Housing Design Standards for Accessibility and Inclusion
26% of people have a disability, yet it’s estimated that less than 6% of the national housing supply is designed to be accessible. As housing communities are created, they don’t often meet the diverse accessibility and inclusion needs of people with disabilities. While code sets the baseline for what’s required, no holistic guidelines define an implementable, progressive approach to creating truly accessible and inclusive housing. The Housing Design Standards for Accessibility and Inclusion aim to equip designers, builders, and developers with guidelines and frameworks for disability-forward housing creation.
The Housing Design Standards for Accessibility and Inclusion define a set of multifamily housing design and operations strategies. Co-created by advocates, developers, and architects, the elements support cross-disability accessibility and link disability-forward design choices to intersectional benefits around affordability, sustainability, racial equity, and safety. Development teams can use the Design Standards to plan and design their projects, then self-certify their communities on their level of access and inclusion.
The link includes open-source access to the Design Standards, a text-only version, and a self-certification tool.
The Kelsey created the Design Standards in partnership with Erick Mikiten of Mikiten Architecture. They were shaped with the support of our Inclusive Design Council as well as workshops with designers, developers, and architects.
The Housing Design Standards for Accessibility and Inclusion consist of over 300 Elements. Elements reflect design and operations choices and include development strategies, building features, or operational policies that support accessibility and inclusion. Elements range from specific physical features to resident services, design team makeup to building amenities, leasing strategies to materials selection, and beyond. The Design Standards organize elements by Design Categories, Impact Areas, and Additional Benefits.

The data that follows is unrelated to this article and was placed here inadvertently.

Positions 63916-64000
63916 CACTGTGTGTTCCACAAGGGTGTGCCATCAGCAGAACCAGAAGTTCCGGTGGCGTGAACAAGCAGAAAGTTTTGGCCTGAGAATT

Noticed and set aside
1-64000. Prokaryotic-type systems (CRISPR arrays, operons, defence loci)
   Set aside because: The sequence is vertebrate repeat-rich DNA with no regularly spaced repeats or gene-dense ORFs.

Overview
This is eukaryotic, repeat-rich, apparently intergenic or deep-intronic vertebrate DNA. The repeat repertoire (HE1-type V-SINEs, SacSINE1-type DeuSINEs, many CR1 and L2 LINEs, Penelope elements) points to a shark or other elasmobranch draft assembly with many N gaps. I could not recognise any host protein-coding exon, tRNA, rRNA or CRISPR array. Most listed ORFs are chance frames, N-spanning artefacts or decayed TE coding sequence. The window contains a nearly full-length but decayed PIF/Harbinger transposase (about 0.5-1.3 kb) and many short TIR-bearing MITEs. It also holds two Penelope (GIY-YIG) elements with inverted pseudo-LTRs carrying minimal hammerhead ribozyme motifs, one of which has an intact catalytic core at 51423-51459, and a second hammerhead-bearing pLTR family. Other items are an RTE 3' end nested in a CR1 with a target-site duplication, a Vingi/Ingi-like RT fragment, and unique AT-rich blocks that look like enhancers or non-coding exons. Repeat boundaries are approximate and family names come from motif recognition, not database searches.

The Kelsey, Mikiten Architecture, and the ten (10) members of the Inclusive Design Council are available to provide project-specific or capacity-building technical assistance for your housing projects or community. For partnerships, support needs, or to connect with an individual member of our Inclusive Design Council contact us here.
Committed Firms champion the Housing Design Standards for Accessibility and Inclusion by actively using and sharing them. They drive access and inclusion forward in their work and communities and include designers, developers, research institutions, advocates, funders, and community organizations. To become a Committed Firm, contact us.
- David Baker Architects
- Architects FORA
- Leddy Maytum Stacy Architects
- WRNS Studio
- Main Street
- City of San Jose Housing Department